During the early to middle decades of the nineteenth century there was likely not an issue of a western Presbyterian periodical that did not have at least one mention of the name, “Breckinridge.” The August 10, 1865 issue of the Western Presbyterian, shown in the picture, provides a good example of the many occurrences of the name.
A considerable portion of the issue was taken up with articles that were in some way related to the recent end of the Civil War. Not only was the often struggling Danville Theological Seminary in Kentucky faced with increased financial difficulties due to the post-war economy, but it also had to fill two faculty positions, one of which had been vacated by R. J. Breckinridge. Despite tight purse strings the seminary’s associate and more stable institution in Danville, Centre College, managed to purchase an advertisement in the Western Presbyterian listing its faculty and its president, W. L. Breckinridge. W. L. Breckinridge appears once again in another article, “Church Property in the South,” which purposed to set the record straight regarding the Presbyterian Church in the United States of America and its relationship to the Southern congregations that had left their assembly in 1861. The relevant resolution was presented as follows.
That this General Assembly direct the Board of Domestic Missions to take prompt and effectual measures to reclaim the Presbyterian churches in the Southern States of the Union, by the appointment and support of prudent and devoted Missionaries.
Breckinridge’s name appeared as one opposing “all interference with the property belonging to the Southern people.” After debate and amendments that included changing the word “churches” to “congregations,” the resolution was adopted with part of it reading as amended, “to take prompt and effectual measures to restore and build up the Presbyterian congregations in the Southern States….” The word “churches” had been understood by some, including W. L. Breckinridge, to mean the property and not the people. Breckinridge opposed all interference with the property belonging to the Southern people. It is distressing as one reads Presbyterian history to see how many times presbyteries, synods, and assemblies became involved in debates, court cases, splits, and feuds over their physical property. The time that was used could have been better spent by officers and members to pursue their primary work as worshippers and workers for the Kingdom, however sometimes conflict must take place for the purity and peach of the church.
In the next two columns on the same page there is a letter from W. L. Breckinridge responding to accusations made against him by R. L. Stanton in regard to a speech of his at the recent General Assembly. Breckinridge’s response is based on some correspondence exchanged through earlier issues of the Western Presbyterian and the subject of the dispute is not clear other than it had to do with the post-war situation and the South. The disagreement may have involved the speech regarding the use of the words churches and congregations. Breckinridge was restrained in his letter, but he was not happy at all with Stanton. It would have been a tense moment for onlookers when the two passed each other on the street, which may have happened often because they are both listed in the assembly minutes directory as residing in Danville.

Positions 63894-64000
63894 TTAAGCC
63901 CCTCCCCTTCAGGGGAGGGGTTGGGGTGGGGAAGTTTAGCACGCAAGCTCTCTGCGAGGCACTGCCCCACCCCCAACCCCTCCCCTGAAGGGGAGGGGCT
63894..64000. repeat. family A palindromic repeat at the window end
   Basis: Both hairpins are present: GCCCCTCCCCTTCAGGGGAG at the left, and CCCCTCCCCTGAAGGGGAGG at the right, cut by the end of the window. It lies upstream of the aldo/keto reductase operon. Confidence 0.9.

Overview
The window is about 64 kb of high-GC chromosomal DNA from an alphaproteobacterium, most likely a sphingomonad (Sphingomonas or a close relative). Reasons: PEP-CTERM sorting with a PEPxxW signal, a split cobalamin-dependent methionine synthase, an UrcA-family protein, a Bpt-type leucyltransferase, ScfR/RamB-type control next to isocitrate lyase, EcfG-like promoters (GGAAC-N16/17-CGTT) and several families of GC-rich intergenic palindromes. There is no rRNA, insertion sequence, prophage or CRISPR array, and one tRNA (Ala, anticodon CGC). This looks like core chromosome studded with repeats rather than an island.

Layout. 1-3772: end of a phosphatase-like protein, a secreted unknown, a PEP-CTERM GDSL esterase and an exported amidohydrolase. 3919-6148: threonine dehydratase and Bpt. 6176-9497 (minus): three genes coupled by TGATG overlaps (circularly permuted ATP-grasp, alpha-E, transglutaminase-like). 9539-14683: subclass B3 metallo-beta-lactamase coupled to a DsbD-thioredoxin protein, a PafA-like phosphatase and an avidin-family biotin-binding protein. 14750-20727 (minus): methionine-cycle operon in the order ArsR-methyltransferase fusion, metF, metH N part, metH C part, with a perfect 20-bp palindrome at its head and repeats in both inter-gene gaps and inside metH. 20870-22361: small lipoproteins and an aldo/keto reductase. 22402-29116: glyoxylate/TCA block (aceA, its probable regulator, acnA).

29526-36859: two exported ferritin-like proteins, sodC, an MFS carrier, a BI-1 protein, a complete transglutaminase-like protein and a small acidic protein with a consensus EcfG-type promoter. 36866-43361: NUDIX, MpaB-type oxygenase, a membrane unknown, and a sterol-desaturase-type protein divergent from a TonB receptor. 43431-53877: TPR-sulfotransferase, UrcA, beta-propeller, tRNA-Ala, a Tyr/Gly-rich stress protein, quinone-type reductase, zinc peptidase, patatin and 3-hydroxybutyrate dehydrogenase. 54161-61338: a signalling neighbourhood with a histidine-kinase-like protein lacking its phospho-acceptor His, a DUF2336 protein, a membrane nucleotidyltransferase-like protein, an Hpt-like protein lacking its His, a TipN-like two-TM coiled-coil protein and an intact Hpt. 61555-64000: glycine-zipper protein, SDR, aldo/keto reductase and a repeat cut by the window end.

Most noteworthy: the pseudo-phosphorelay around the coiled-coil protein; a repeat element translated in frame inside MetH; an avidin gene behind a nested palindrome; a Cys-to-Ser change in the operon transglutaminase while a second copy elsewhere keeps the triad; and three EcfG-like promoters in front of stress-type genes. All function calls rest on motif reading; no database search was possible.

Thus, the current posts on the homepage of Presbyterians of the Past are all biographies of members of the Breckinridge family. They can be accessed by following the links.
I have found the intricacies and complexities of the Breckinridges interesting. The family has not only had an important place in Presbyterian history, but also in the political and social history of the United States. In these brief biographies, there are three characteristics common among the Breckinridge men—their concern for the church, their defense of confessional doctrine, and their willingness to fight, which in a few cases included not only verbal but physical conflict.
Regading the sources, first, for the source of the image of the Western Presbyterian, see the the end of this article. Secondly, the title of this post is borrowed from Bradley J. Gundlach’s article, “B” Is for Breckinridge: Benjamin B. Warfield, His Maternal Kin, and Princeton Seminary,” in Gary L. W. Johnson’s, B. B. Warfield: Essays in His Life and Thought, P&R, 2007, pages 13-43. Thirdly, one of the most confusing problems faced when reading nineteenth-century church publications is the similarity of periodical names. In the case of Old School publications there is a dissertation that untangles the web of confusion. Peter Wallace’s, “The Bond of Union: The Old School Presbyterian Church and the American Nation, 1837-1861,” Notre Dame, 2004, includes an appendix titled, “Old School Periodicals,” which gives information regarding the years of the periodicals’ runs, the places of publication, the editors, and other information. In the case of the Western Presbyterian, it was first published in Danville, Kentucky, 1865-1866, then Louisville, 1866, and finally Louisville and St. Louis, 1866-1870. The editors for the run included Edward P. Humphrey, Stephen Yerkes, Heman H. Allen, and S. J. Nichols. Over eighty percent of the subscribers were from Kentucky, which prompted Wallace to comment that it might better have been better titled The Kentucky Presbyterian.
Sources–The picture of the Western Presbyterian is from the digital collection of the University of Kentucky as accessed through Creative Commons. For information regarding use of the image see, https://creativecommons.org/licenses/by/4.0/.